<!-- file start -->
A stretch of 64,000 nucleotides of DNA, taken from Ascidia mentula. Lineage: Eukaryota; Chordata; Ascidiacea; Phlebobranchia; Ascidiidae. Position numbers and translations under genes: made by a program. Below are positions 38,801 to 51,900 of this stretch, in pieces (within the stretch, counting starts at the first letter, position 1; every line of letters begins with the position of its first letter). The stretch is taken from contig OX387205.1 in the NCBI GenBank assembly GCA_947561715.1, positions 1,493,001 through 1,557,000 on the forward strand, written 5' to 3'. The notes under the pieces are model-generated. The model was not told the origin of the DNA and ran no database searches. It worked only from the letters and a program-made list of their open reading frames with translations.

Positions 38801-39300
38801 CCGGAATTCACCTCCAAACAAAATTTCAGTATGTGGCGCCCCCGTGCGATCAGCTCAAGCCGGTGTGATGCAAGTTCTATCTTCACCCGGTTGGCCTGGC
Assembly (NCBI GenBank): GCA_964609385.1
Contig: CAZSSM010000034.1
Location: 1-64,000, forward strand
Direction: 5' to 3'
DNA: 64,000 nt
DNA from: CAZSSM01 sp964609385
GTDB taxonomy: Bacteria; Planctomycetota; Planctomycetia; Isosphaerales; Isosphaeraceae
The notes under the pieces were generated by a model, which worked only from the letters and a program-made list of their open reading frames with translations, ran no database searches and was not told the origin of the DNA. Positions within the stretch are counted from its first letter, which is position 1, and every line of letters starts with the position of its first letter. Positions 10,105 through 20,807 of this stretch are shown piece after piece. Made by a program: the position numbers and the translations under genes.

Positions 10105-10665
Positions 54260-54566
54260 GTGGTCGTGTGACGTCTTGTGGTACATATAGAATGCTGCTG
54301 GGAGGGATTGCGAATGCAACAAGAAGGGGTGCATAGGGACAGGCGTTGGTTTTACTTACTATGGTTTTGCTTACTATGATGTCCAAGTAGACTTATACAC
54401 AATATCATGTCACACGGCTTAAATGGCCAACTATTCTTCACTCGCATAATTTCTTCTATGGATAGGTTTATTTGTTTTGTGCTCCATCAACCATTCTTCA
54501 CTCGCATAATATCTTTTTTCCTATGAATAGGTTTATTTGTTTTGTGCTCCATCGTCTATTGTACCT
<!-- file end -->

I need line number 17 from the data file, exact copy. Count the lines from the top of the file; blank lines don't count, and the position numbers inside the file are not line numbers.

54501 CTCGCATAATATCTTTTTTCCTATGAATAGGTTTATTTGTTTTGTGCTCCATCGTCTATTGTACCT